Tuesday, 18 May 2010

StandFirm Continues to Wilfully Miss the Point on 237.

StandFirm has replied to my questions on his justification of the Governing Body adding Jehovah 237 times to the Greek scriptures;
No need to justify what is accepted practice.

By 'Hebrew Translations' I was referring to translations of the New Testament from Greek into Hebrew, and I have clarified the original post.

My entire point is that what we did is standard practice. Are you willing to admit that the New World Translation is not 'apostate' for doing this? Are you?
So let me understand this, the basis for inserting YHWH (transliterated into the erroneous Jehovah) is by looking at Hebrew versions of the Greek manuscripts, rather than looking at the actual extant Greek manuscripts themselves?

In other words, the Greek manuscripts (from which the New Testament is translated into, let's say, English) don't contain YHWH, but the Hebrew translations of the Greek do? Therefore by referencing translations of the original manuscripts, the NWT is somehow accurate?

Can you cite these Hebrew translations of the Greek scriptures, please? Are you sure you aren't confusing them with the Jesuit translations into Hebrew of the Greek scriptures, translations that date from around the 1300s?

If these Hebrew translations added YHWH where it isn't found in the extant Greek manuscripts then, yes, they are apostate. And so is the NWT for relying on them.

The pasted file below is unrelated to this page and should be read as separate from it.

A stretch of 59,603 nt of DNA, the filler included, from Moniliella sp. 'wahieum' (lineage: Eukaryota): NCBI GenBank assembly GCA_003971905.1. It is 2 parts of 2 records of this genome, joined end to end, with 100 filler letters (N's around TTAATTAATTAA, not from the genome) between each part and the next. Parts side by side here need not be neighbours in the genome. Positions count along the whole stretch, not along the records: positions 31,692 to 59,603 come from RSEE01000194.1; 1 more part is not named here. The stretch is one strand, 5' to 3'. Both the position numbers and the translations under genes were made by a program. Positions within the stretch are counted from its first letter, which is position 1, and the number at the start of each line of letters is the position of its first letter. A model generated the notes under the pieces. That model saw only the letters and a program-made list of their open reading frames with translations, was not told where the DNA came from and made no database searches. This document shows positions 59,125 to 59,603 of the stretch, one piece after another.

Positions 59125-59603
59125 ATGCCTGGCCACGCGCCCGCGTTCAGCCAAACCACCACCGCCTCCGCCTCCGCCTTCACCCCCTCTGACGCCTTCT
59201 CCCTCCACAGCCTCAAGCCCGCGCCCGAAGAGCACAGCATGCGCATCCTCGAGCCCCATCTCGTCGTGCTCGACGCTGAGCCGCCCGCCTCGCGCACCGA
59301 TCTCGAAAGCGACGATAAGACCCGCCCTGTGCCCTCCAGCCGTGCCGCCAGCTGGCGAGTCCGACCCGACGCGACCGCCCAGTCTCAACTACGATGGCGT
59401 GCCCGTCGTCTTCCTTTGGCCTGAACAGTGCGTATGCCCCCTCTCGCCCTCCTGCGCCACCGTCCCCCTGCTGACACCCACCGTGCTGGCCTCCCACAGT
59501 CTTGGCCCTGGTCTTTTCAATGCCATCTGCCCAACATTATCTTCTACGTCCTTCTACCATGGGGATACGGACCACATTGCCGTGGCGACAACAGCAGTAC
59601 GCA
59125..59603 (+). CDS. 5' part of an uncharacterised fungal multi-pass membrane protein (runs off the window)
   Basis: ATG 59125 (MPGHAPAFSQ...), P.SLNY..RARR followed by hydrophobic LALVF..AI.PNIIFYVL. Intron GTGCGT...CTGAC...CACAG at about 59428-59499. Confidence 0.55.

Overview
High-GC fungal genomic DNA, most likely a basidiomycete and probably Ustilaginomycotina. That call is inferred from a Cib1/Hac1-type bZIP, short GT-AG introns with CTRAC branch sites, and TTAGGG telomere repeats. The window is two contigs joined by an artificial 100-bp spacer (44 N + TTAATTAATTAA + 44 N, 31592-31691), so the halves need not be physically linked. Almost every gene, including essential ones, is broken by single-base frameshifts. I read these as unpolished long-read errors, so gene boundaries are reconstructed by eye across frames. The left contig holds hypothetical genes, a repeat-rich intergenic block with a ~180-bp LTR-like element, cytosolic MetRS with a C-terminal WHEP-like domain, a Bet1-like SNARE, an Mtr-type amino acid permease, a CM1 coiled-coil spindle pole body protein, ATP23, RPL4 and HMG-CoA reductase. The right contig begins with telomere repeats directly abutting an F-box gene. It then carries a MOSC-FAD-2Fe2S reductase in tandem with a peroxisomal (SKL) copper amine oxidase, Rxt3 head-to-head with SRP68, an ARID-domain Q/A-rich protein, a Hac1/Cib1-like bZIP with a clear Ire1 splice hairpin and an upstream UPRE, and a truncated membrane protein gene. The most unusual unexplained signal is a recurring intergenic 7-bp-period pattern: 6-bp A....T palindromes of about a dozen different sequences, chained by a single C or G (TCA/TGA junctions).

The rest of your argument is one big red herring, I'm afraid; the issue is whether the name Jehovah (I'll even grant you the possible full YHWH) is found in the extant Greek manuscripts, not whether other versions of the Bible add Jehovah to the Hebrew scriptures or use paraphrasing rather than word-for-word translation techniques.

I have to say, I'm really disappointed that this is your justification for the Governing Body sanctioning the insertion of a false name for God 237 times into the Christian Greek scriptures.

It seems that StandFirm is of the opinion that many other Bible translations have added Jehovah into the Christian Greek scriptures. Yet, he fails to cite one example of this taking place. And even if he were to have such an example (or examples), would its (their) existence suddenly make the practise of adding words to the extant Greek manuscripts justified?

1 comment:

  1. What's amazing about this whole "controversy" is that 1 John 5:7 has a better manuscript tradition than any of the places in the Christian Scriptures where the divine name is added. In other words, the textual tradition for 1 John 5:7 is extremely late and scant (and hardly something I would ever defend). But to the contrary the textual tradition for the divine name in the Christian Scriptures is zero and completely barren.

    And this is why no textual critic worth his salt would ever defend the NWT, except maybe the lone George Howard.

    I would also have to disagree that "Jehovah" is erroneous. Since Greek and Hebrew names (Like Jeremiah or Jesus) are always transliterated, I don't think there is anything that would demand that the Tetragrammaton should be the exception to this.